(Film Movement Classics)
In Alain Corneau’s provocative 1979 study of lowlifes and delinquents based on Jim Thompson’s novel A Hell of a Woman, Patrick Dewaere—who killed himself six years later at age 35—projects sheer desperation better than anyone this side of Klaus Kinski.
Next to Dewaere’s memorably sketchy turn as a small-town salesman are finely etched performances by Myriam Boyer as his mousy wife and 16-year-old Marie Trintignant (also lost early when she was beaten to death by her boyfriend at age 40) in an astonishing debut as a troubled teen who gets involved with him. Seire Noire remains the second-best Thompson adaptation, runner-up to Bertrand Tavernier’s searing 1982 Coup de Torchon. The film’s grit is well-served on the grainy Blu; extras include 2002 interviews with Trintignant and Corneau and a recent retrospective making-of documentary.
Arrow—Complete Final Season
Eight seasons of Arrow are wrapped up in satisfying fashion as Oliver Queen (aka the Green Arrow) turns from protecting his beloved hometown Star City to being the last bulwark of safety for the entire multiverse—with several surprising (and even touching) outcomes as the 10 episodes move back and forth thousands of years in the past and into the future.
The uniformly appealing cast is led by Stephen Amell’s Oliver and Emily Bett Rickards, Melanie Merkosky, Katherine McNamara and Katie Cassidy as several of the women revolving around him. The hi-def transfer looks excellent.
Fist of Fear, Touch of Death
Matthew Mallinson’s 1980 martial-arts drama is haphazardly cobbled together from undistinguished vignettes shot in Manhattan, footage from karate bouts at Felt Forum and glimpses of the beloved Bruce Lee in early celluloid appearances (he died several years earlier).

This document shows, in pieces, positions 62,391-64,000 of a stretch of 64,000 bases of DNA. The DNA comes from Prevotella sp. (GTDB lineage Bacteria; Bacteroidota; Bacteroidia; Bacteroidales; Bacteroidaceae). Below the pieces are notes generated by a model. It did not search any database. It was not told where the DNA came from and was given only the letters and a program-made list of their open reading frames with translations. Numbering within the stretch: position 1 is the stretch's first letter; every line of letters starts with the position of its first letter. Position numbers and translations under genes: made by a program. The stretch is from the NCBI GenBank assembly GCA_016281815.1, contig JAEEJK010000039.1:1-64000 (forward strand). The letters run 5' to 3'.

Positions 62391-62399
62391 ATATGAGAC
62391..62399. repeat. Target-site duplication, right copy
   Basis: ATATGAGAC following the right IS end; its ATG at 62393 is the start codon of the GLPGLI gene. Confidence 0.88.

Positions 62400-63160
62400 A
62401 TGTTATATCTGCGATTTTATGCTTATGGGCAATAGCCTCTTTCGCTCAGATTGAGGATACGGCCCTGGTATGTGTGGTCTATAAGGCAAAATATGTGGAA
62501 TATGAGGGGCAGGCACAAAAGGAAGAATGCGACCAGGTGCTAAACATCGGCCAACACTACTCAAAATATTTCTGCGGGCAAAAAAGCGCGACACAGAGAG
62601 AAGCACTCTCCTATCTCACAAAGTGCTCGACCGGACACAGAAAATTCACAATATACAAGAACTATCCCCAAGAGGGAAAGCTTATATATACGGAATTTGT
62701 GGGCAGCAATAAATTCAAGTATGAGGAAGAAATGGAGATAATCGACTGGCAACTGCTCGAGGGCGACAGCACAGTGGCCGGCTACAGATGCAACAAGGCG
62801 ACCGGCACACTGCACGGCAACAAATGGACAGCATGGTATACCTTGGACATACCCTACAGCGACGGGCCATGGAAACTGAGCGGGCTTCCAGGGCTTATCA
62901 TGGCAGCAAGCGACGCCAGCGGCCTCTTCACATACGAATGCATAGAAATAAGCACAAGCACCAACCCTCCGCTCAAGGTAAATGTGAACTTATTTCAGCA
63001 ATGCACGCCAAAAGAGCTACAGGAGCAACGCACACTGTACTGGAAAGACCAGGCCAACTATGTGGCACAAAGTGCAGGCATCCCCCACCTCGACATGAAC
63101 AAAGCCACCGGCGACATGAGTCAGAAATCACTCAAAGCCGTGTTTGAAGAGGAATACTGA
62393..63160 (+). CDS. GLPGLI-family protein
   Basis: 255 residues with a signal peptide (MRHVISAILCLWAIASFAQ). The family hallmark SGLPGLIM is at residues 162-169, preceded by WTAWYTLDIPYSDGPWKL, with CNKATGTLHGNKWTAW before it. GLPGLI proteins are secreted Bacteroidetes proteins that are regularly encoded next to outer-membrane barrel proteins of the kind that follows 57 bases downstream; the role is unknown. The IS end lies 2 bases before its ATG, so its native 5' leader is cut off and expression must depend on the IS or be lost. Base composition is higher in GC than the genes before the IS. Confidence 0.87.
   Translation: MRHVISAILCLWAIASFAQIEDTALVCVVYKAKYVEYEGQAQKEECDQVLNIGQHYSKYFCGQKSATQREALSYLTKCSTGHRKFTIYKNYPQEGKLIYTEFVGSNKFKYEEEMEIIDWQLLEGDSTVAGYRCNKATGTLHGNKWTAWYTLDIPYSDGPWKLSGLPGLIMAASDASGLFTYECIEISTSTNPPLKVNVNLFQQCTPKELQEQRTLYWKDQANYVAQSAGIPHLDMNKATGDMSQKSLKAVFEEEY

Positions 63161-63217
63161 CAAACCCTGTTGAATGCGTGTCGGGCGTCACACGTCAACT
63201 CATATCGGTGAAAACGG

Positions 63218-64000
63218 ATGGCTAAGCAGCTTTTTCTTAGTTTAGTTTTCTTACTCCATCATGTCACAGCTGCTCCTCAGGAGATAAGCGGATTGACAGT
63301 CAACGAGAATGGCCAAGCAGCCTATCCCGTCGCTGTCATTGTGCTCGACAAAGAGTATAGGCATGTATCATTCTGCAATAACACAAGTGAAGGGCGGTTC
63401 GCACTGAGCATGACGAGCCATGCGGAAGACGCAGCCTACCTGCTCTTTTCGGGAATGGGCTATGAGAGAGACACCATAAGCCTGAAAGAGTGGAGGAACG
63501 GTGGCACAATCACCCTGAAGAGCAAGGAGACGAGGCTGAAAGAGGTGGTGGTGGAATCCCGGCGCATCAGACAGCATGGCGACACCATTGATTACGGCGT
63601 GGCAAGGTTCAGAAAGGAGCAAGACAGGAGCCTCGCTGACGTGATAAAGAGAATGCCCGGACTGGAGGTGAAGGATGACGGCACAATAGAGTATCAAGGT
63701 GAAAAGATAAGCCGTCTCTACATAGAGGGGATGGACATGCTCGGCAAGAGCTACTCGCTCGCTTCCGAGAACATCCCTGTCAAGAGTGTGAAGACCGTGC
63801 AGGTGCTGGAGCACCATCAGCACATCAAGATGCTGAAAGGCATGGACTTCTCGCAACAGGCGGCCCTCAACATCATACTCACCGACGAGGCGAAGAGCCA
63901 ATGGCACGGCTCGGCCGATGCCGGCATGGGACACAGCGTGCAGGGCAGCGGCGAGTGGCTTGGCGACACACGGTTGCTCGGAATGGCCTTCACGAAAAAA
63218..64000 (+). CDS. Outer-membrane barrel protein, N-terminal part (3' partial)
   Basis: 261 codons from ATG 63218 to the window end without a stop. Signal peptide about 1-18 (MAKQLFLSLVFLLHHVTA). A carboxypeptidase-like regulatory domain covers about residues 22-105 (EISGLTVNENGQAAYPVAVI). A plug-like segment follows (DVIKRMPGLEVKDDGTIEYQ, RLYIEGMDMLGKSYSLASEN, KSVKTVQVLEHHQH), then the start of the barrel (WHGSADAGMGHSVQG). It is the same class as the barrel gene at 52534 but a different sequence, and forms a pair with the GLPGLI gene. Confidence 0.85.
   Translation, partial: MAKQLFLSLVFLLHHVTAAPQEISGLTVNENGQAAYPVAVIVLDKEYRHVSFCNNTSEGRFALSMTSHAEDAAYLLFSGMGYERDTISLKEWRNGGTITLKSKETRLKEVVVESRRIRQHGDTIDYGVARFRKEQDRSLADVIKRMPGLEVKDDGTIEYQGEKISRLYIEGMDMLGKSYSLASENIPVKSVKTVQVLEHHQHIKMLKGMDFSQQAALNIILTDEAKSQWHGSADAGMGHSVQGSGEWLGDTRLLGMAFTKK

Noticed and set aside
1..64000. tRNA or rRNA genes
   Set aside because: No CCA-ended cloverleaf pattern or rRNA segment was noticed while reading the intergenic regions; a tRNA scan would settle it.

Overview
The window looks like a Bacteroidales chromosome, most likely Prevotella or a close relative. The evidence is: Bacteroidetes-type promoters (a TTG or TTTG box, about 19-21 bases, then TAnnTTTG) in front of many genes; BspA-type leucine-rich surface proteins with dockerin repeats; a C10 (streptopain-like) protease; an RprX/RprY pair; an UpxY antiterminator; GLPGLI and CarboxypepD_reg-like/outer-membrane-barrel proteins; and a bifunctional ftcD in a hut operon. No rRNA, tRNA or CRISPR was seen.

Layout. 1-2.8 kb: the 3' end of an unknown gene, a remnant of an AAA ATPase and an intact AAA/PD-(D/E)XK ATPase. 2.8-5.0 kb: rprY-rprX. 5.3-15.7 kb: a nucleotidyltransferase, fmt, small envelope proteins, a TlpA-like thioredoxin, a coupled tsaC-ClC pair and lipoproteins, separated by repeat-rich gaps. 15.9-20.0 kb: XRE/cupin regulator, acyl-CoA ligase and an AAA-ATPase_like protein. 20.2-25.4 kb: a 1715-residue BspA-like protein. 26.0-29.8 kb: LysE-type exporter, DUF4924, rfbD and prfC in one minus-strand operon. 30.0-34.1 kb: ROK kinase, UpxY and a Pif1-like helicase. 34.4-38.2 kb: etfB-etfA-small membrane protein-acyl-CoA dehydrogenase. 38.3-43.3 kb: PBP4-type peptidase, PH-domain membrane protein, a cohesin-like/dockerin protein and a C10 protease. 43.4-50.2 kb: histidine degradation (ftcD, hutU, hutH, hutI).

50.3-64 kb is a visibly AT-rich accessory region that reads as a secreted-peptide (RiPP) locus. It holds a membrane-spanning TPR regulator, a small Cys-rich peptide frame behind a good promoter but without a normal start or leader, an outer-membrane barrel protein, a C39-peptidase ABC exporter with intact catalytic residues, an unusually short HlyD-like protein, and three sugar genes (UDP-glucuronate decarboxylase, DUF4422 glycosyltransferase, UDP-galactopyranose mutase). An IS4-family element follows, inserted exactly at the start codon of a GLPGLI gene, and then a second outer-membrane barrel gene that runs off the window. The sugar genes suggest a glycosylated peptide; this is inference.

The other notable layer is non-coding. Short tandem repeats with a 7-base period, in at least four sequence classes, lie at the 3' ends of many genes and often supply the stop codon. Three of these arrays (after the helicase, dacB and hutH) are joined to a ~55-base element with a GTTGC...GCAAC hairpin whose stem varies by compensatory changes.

But, despite the presence of Blaxploitation vets Fred Williamson and Ron van Clief—and the always interesting Adolph Caesar as our ringmaster of sorts—this never becomes anything other than a curio for desperate Lee fans. There’s a nice, grainy Blu-ray transfer; the lone extra is a retrospective featurette including interviews with Mallinson, Williamson and producer Terry Levene.
World on Fire—Complete 1st Season
This absorbing seven-episode historical miniseries thrusts viewers headlong into the beginning of the Second World War on a large canvas that includes Germany, Poland, France, England and Belgium.
The story strands follow ordinary people—we don’t see politicians or generals—and although it’s at times marred by clichés, the tenor of lives threatened with total war is generally well-realized, and the weighty cast (Helen Hunt, Lesley Manville, Sean Bean, and an astonishing young Polish actress, Zofia Wichłacz, for starters) easily does the necessary heavylifting. There’s a superb hi-def transfer.
The title means “Remember?” in Italian, and director Valerio Mieli examines how memory (and, as Milan Kundera has it in his great novel, forgetting) informs a young couple at the center of his messy but intriguing romantic drama.
The performances of the delightful Linda Caridi and brooding Luca Marinelli are the heart of a film that dives into the complexities of how each partner sees the relationship, no matter how contradictory or maddening it may be to the other one.
(Breaking Glass Pictures)
Uruguyan director Lucia Garibaldi’s slight but engaging character study concerns teenager Rosina’s infatuation with a slightly older boy who works for her father.
Newcomer Romina Bentancur never hits a false note in her portrayal of a smart and headstrong girl dealing with friends and family—and some of best moments occur as Garibaldi observes Rosina’s sister, who has own teen-related difficulties.
Reine de coeur—Hanna-Elisabeth Müller
The shimmering German soprano Hanna-Elisabeth Müller has fashioned a lovely recital out of the great practitioners of German lieder and French melodies—Schumann, Poulenc and Zemlinsky—in a program of love, life and the depths of the soul.
Müller’s clear soprano rings out with authority and aching honesty, and she is sensitively accompanied by the excellent pianist Juliane Ruf. The Poulenc songs, particularly—two sets of his most beguiling works—are the highlights of a superlative recording.